On a wooden board was a Staub cocotte of brioche and a strip of spit roast pineapple. Circa 1810, the tipsy cake was ethereal and aromatic. Sweetly caramelised, the tropical fruit was a textural contrast to the custard soaked brioche.
We had watched the nitro ice cream trolley being wheeled from couples to groups all evening and I gleefully replied ‘yes please’ when asked. Liquid nitrogen is poured with a flourish and the handle cranked to churn the vanilla ice cream. Scooped into a dainty thin sugar cone, the ice cream was dipped in a selection of toppings. The freeze dried raspberries had a concentrated flavour and the popping candy was fun!
Our celebration concluded with chocolate ganache and caraway biscuit, courtesy of the chef with exquisite penmanship.
It was midnight, and patrons lingered at the restaurant and bar as we exited into the cold London spring, contented by the Heston Blumenthal experience.
We returned from a sodden and blustery week in London to a glorious Seattle spring weekend. I check the weather forecast morning and night, converting Fahrenheit to Celsius and scrutinise the predicted precipitation. I wither in the blistering sun in Australia and I wilt in the shades of grey of the Pacific Northwest. C’est la vie!
Parallel to the Fremont Sunday Market the Mobile Food Rodeo changed its venue to a closed street this year.
There was no wait to enter with free admission and the atmosphere was congenial. Families picnicked, friends gathered and couples strolled with their dogs.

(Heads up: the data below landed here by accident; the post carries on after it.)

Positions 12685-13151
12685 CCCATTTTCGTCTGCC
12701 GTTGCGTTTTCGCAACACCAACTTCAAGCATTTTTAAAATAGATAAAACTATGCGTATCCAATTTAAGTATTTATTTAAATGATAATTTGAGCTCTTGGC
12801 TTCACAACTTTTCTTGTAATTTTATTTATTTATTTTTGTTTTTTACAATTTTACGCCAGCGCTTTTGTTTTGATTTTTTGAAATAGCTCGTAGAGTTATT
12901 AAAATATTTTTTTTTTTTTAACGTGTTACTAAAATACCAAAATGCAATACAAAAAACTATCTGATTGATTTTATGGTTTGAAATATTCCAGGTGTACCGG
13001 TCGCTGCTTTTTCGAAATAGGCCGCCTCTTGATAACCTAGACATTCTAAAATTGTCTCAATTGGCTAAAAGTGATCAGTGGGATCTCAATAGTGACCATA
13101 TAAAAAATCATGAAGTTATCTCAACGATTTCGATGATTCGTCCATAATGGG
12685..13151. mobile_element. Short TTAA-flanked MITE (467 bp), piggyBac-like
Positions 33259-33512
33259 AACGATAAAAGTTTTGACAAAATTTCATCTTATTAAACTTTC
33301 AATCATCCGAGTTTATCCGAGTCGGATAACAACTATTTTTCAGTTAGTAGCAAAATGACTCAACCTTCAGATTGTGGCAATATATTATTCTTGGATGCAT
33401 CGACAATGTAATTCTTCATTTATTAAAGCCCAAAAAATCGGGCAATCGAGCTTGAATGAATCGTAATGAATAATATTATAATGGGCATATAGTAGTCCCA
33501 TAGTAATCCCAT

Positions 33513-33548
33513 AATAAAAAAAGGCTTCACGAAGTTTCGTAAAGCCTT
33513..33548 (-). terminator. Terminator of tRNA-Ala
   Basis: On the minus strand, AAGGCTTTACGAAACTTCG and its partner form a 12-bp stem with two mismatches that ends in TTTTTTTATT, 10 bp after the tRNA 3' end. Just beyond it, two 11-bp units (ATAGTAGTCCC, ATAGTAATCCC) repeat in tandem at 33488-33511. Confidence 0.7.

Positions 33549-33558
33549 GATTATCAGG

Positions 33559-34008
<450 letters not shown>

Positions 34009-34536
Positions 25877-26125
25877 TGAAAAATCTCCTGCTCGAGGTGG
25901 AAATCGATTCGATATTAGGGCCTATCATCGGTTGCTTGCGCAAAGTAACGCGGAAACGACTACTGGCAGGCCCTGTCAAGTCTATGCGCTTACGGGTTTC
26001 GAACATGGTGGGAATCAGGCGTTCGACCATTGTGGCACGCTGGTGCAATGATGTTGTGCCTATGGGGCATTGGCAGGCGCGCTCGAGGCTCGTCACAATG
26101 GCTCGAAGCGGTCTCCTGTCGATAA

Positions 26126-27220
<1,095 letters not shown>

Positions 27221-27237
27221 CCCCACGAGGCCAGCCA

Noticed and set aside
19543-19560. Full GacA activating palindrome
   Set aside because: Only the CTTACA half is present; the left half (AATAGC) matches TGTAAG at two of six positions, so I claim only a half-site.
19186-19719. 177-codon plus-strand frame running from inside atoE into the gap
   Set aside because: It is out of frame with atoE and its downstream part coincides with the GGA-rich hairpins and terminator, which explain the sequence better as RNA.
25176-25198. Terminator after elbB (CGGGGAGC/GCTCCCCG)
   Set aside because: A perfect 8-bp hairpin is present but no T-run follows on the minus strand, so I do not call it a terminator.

Steadied by a toothpick, the pulled pork slider with jalapeño lime aioli and spicy pineapple coleslaw was a little small for the price but was juicy and tangy. The sweet potato fries were pleasantly crunchy.
The customised pig is back for another season with attitude. I was bewildered the first time I saw Maximus Minimus grunting on a Downtown street!
Wedged in a doughy bun were chunks of Maximus pulled pork. Marinated in a sticky sauce, the pork was tender and spicy. A side of Maximus coleslaw flecked with coriander was refreshing.
A toothy Mohawk tomato is the mascot for Tokyo Dog.
Wrapped in chequered wax paper, the signature Tokyo dog of smoked cheese bratwurst was seasoned with teriyaki grilled onions, furikake, tonkatsu sauce and Japanese mayonnaise. The meaty hot dog had bold umami flavours. We shared a bottle of Calpico Mango, a Japanese yoghurt drink.
Our final food truck was Parfait Organic Artisan Ice Cream, my favourite local ice creamery that delivers!